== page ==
3) Chinese women are submissive
I can't tell you the number of times people from my home country have asked about the role of women in China. Most tend to think that, since it's a male dominated society, all the females must be very quiet and demure. Ha! While it's certainly truer in some parts of China (ie: like much of the countryside) the fact is that in most first and second tier cities, it's the women who make the rules. Yes, men still make up the majority of the workforce and make the money (although that trend is subsiding), but it's the ladies who hold the purse strings (you know, unless she's making the man hold her purse strings while she shops). My husband once had a male Chinese co-worker who, when asked what he received from his girlfriend for his birthday, said, "Well, my girlfriend loves photography, so she bought herself a camera."
4) Chinese people are unwelcoming to foreigners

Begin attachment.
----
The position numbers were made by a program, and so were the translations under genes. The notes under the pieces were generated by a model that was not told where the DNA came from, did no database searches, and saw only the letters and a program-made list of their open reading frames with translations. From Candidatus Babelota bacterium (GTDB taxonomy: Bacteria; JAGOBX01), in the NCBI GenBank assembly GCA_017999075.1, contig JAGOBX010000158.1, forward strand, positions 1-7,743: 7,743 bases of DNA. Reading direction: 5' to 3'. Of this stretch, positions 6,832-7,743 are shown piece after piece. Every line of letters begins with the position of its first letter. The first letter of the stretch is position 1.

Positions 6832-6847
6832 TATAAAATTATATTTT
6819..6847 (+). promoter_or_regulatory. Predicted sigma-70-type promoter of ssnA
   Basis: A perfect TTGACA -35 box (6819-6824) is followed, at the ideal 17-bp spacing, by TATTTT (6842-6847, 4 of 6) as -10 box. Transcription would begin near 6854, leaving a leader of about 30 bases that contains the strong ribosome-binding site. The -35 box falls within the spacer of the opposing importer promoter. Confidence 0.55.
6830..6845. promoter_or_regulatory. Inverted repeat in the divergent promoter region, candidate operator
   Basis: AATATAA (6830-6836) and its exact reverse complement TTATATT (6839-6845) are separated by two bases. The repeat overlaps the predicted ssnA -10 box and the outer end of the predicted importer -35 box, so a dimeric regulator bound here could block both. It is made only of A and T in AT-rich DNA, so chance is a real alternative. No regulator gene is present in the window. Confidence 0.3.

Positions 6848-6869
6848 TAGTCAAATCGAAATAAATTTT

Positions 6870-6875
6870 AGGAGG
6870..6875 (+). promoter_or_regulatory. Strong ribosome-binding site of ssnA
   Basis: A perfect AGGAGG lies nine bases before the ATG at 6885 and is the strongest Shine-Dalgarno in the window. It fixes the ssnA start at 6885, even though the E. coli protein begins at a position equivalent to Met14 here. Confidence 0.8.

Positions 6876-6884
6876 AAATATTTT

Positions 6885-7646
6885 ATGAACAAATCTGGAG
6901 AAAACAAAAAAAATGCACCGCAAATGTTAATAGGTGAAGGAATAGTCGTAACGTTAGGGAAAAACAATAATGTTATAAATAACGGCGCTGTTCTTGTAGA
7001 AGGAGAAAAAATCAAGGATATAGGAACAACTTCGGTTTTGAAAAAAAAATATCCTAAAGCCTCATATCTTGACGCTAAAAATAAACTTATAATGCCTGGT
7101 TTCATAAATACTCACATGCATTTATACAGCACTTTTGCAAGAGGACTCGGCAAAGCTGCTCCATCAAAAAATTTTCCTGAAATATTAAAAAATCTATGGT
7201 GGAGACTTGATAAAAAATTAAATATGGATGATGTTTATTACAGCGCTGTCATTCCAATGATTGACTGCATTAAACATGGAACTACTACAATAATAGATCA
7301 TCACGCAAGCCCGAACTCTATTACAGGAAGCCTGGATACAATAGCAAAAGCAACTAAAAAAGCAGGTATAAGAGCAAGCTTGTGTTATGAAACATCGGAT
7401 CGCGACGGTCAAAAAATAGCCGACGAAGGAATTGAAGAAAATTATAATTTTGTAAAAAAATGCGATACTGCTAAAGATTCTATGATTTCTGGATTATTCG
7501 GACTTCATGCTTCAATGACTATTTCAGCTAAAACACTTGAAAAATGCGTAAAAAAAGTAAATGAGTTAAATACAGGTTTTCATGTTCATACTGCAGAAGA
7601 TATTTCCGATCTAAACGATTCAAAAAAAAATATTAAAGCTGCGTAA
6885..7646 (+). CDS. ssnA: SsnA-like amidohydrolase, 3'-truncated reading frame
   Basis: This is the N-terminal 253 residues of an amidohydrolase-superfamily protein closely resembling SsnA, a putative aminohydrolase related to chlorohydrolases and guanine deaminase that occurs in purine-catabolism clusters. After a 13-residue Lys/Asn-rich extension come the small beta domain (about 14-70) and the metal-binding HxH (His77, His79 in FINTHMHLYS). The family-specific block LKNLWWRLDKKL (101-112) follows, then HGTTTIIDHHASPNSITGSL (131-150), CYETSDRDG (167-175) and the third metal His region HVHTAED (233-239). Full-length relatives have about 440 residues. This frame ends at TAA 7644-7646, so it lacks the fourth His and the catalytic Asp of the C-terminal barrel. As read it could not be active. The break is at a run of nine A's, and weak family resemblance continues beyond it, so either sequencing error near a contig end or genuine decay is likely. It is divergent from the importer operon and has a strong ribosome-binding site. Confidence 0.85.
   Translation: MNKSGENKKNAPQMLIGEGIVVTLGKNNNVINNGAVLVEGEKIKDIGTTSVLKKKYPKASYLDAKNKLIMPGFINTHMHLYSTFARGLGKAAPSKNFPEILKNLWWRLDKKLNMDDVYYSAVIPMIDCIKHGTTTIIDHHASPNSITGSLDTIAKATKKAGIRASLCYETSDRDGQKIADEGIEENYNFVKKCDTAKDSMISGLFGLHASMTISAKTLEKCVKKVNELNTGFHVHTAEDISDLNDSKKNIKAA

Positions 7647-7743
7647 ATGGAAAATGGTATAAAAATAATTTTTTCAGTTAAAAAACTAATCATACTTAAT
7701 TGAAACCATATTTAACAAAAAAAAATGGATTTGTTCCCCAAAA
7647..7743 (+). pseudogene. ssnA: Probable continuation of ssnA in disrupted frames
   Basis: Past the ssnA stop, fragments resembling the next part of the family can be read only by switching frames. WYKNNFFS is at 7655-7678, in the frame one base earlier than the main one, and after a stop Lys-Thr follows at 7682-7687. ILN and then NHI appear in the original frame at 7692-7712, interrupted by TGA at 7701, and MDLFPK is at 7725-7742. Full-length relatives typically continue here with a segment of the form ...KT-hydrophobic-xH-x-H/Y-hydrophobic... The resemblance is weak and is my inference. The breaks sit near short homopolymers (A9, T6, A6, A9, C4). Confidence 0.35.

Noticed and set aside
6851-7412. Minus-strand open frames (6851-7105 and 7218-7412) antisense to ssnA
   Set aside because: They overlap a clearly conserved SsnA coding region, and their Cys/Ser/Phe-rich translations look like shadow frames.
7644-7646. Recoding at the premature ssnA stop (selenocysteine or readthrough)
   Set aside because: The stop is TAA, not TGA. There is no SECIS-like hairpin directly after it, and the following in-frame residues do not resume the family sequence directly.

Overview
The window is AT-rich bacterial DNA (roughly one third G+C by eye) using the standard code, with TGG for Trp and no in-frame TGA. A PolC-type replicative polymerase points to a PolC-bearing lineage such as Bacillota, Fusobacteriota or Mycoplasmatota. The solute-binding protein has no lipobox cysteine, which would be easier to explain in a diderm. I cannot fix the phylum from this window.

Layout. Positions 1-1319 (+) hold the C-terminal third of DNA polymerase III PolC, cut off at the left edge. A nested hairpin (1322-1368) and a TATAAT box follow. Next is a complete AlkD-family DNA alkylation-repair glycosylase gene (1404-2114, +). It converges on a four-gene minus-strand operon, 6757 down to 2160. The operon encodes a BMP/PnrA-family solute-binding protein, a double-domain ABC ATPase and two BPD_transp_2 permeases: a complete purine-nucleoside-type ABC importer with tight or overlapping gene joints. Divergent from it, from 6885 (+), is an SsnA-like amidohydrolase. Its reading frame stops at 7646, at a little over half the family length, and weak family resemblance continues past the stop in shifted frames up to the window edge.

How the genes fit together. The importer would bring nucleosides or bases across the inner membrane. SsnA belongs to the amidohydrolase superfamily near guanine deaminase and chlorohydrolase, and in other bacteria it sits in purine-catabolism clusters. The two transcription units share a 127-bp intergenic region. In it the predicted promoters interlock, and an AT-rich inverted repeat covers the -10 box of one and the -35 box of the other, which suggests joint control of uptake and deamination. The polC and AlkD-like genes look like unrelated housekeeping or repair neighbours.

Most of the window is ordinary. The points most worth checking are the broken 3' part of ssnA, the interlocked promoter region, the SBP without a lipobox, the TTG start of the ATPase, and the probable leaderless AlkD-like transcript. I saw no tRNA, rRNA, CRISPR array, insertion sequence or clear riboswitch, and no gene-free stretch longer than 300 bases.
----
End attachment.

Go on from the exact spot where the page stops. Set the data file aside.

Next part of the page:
It's a known fact that Chinese society is close knit – most don't feel the need to rouse themselves about an issue if it does not directly involve them or a family member. But it is simply not true to say they are unwelcoming to outsiders. Most Chinese people are more than happy to engage you in a conversation – the younger generation largely to practice their English, the older generation largely when you are able to speak a bit of Chinese. Many will gladly welcome you into their home, talk with you for hours about your country or theirs, and feed you until you're about to pop. Chinese hospitality should not go underrated.
5) Chinese are the most polite